When you talk about artificial intelligence, you have to talk about biases and how they might affect a model.
Biases can affect an enterprise's use of AI in two distinct ways. The first way relates to the effectiveness of models. Maybe a data scientist has a mental model of how he or she thinks the world works, but the model turns out to be invalid. Developing AI applications around it will lead to disappointing results.
"There are all kinds of ways that AI can reflect the biases of those who collected the data, so we need to think critically about how data sets are collected," said Madeleine Clare Elish, a researcher at the Data & Society Research Institute, in a presentation at the recent O'Reilly AI Conference in New York.
Elish said that when AI is applied to areas like targeted marketing or customer service, this kind of bias is essentially an inconvenience. Models won't deliver good results, but at the end of the day, no one gets hurt.
The second type of bias, though, can be more impactful to people. Elish talked about how AI is increasingly seeping into areas like insurance, credit scoring and criminal justice. Here, biases, whether they result from unrepresentative data samples or from unconscious partialities of developers, can have much more severe effects.
Using AI to tackle one form of bias
Another area where biased AI systems can hurt people is hiring. But in this realm, AI can also be a tool to fight against biases. Lindsey Zuloaga is a data scientist at HireVue Inc., a company in South Jordan, Utah, that's looking to apply AI to reduce the impact of biases when making hiring decisions. In an interview at the conference, she said AI can help evaluate candidates in a more objective way by reducing the unconscious reliance human interviewers might have on things like tone of voice or appearance.
"I think it's important that people are judged on their merits," Zuloaga said. "You want things to be fair. But in the hiring process, things are really unfair."
The HireVue platform works by recording videos of candidates answering job interview questions on their own time. AI algorithms then evaluate candidates on predefined criteria. Businesses using the platform are asked after the fact how things are going with workers hired through it in order to sharpen recommendations over time.
Theoretically, bias could creep into this process. For example, hirers could send a feedback rating as positive only for hires who fit in an organization, which could be another way of expressing racial or gender biases.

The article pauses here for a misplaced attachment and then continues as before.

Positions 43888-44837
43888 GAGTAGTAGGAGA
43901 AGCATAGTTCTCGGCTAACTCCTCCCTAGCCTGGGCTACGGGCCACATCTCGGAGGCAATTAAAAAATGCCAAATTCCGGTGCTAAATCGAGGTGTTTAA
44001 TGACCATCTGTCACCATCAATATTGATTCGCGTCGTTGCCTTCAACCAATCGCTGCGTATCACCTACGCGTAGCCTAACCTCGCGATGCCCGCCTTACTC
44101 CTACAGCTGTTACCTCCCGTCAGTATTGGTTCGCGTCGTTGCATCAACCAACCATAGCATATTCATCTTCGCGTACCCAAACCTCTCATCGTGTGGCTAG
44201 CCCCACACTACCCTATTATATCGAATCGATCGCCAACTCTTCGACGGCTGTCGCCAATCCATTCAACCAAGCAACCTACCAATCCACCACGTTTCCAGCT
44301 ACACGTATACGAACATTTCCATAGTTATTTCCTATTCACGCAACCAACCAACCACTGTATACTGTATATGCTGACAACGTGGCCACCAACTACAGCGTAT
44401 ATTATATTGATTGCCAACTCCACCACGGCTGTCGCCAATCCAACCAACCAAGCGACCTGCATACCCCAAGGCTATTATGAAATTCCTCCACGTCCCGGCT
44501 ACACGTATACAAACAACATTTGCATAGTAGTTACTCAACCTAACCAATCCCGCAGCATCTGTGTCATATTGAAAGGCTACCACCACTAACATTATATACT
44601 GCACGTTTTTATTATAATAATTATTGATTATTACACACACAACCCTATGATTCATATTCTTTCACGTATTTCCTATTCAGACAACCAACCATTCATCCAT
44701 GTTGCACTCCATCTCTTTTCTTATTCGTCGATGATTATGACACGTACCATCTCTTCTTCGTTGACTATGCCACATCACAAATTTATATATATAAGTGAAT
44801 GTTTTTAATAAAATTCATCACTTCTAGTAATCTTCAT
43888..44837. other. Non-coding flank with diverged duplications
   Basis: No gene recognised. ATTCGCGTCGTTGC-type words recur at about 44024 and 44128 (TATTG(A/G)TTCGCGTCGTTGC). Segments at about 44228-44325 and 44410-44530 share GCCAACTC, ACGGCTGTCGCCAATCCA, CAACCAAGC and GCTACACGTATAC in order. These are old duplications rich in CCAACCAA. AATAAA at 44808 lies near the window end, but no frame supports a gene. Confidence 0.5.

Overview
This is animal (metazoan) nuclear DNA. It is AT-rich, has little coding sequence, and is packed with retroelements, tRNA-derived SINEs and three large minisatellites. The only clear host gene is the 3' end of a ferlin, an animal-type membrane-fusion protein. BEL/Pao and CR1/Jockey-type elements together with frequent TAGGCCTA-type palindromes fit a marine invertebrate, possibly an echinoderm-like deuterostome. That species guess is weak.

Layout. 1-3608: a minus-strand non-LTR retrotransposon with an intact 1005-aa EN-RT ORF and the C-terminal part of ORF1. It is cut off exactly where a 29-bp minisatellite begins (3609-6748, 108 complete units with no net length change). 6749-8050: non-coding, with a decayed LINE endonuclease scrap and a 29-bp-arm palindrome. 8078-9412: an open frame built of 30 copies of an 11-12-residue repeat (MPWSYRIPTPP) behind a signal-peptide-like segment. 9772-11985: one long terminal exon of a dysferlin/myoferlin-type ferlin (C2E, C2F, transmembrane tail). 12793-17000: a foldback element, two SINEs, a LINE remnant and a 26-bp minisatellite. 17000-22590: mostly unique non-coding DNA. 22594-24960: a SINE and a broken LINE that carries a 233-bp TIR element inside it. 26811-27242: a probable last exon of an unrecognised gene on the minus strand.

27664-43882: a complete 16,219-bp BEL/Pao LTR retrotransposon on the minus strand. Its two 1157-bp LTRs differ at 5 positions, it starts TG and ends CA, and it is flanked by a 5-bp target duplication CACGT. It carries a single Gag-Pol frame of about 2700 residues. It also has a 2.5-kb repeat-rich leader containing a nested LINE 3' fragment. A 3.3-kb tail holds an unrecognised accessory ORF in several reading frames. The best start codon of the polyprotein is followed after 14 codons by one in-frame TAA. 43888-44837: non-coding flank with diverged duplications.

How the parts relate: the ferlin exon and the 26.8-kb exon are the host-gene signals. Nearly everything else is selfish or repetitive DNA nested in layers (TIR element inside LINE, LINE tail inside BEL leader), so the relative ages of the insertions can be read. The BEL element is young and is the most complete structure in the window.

But Zuloaga said she and other data scientists at the company try to avoid this type of situation by making the deep learning algorithms underpinning the system interpretable. Most neural networks function as a black box -- the reasons for their recommendations are unclear to users. But by engineering in explanations to these models when developing AI applications, Zuloaga and her team can go back and make sure the algorithm is only recommending candidates strictly based on their expected job performance.
"We all have these biases, so that serves as a big source of inspiration," Zuloaga said. "I think there is a lot of power in diversity just for having the power of different opinions."
Developing AI for good takes good data
Often, biased AI models aren't problematic because of anything an engineer put in the model. The problem might come from the data itself. AI and deep learning models are really good at inferring relationships between variables that may be subtle. But, in some cases, this is undesirable. For example, where a person lives can often be used as a proxy for inferring their race.
This is why making sure that model-training data is representative of the population being modeled and includes only necessary data fields is so important, said Lashon Booker, a senior principal scientist at The MITRE Corp.'s IT center in McLean, Va.
That may sound obvious, but it's actually a huge challenge, Booker said in a presentation at the conference. Since big data came in vogue a few years ago, enterprises have amassed huge troves of data. When it comes to training deep learning models, this is generally a good thing. However, the issue of removing potential sources of bias from large data sets can be difficult when you don't actually know what features in the data set the deep learning algorithm will build a model around, he noted.
Ensuring that data is collected in a way that represents the population being modeled and removing any known sources of bias right off the bat can help. "The data you have available for training might make this more challenging than you'd expect," Booker said. "Big data might not be your friend."
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